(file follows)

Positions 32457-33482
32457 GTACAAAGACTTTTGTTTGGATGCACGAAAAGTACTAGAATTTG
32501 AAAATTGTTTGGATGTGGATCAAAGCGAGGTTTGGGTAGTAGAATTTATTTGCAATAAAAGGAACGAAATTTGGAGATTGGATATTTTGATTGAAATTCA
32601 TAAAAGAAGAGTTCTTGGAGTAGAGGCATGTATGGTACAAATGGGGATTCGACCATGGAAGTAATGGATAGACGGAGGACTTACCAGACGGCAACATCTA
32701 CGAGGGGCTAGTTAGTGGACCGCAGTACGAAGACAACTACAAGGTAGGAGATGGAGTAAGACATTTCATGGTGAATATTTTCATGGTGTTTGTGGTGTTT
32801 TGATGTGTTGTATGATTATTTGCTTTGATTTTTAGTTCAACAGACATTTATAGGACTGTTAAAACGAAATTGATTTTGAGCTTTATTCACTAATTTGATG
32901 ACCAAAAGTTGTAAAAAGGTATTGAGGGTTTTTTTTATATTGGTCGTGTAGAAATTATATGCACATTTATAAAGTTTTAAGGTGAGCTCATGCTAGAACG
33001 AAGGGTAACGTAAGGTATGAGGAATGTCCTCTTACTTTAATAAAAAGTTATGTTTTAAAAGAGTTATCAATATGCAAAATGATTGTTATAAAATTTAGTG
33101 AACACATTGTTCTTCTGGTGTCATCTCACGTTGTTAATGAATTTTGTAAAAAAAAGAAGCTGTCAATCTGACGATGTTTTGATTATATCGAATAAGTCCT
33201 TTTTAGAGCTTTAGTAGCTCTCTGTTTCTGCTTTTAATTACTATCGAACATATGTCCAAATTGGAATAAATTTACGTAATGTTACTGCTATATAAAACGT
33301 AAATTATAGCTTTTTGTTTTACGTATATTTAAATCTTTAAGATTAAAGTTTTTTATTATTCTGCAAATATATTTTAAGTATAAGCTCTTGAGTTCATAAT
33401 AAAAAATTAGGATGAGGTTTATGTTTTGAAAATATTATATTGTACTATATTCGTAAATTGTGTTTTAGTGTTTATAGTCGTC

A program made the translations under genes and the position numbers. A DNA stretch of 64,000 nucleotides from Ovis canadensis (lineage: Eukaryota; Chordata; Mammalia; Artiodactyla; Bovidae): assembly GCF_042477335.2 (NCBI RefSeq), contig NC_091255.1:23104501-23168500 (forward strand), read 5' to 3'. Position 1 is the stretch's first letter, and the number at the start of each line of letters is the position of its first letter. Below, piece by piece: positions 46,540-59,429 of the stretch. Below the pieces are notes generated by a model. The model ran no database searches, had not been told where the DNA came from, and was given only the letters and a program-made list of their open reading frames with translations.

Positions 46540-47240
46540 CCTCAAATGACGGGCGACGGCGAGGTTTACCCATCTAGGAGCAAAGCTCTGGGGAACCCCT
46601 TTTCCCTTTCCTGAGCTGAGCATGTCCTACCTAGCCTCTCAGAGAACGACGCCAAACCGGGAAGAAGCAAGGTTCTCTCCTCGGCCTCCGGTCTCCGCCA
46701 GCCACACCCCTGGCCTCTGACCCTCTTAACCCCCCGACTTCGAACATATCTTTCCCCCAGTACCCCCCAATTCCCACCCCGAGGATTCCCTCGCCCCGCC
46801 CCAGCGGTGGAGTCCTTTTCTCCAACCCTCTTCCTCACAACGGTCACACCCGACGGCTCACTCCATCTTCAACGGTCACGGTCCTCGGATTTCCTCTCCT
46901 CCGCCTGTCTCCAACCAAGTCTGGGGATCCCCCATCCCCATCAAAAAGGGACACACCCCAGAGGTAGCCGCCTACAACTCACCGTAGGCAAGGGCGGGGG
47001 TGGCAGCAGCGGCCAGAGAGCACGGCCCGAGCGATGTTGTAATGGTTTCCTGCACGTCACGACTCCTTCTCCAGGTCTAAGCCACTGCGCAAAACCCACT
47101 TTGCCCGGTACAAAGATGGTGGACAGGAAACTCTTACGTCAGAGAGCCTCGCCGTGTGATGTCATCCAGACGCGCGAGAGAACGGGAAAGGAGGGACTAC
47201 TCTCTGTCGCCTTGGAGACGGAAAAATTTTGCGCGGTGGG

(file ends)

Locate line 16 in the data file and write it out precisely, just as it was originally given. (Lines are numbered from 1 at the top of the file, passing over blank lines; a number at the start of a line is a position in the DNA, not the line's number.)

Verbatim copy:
46601 TTTCCCTTTCCTGAGCTGAGCATGTCCTACCTAGCCTCTCAGAGAACGACGCCAAACCGGGAAGAAGCAAGGTTCTCTCCTCGGCCTCCGGTCTCCGCCA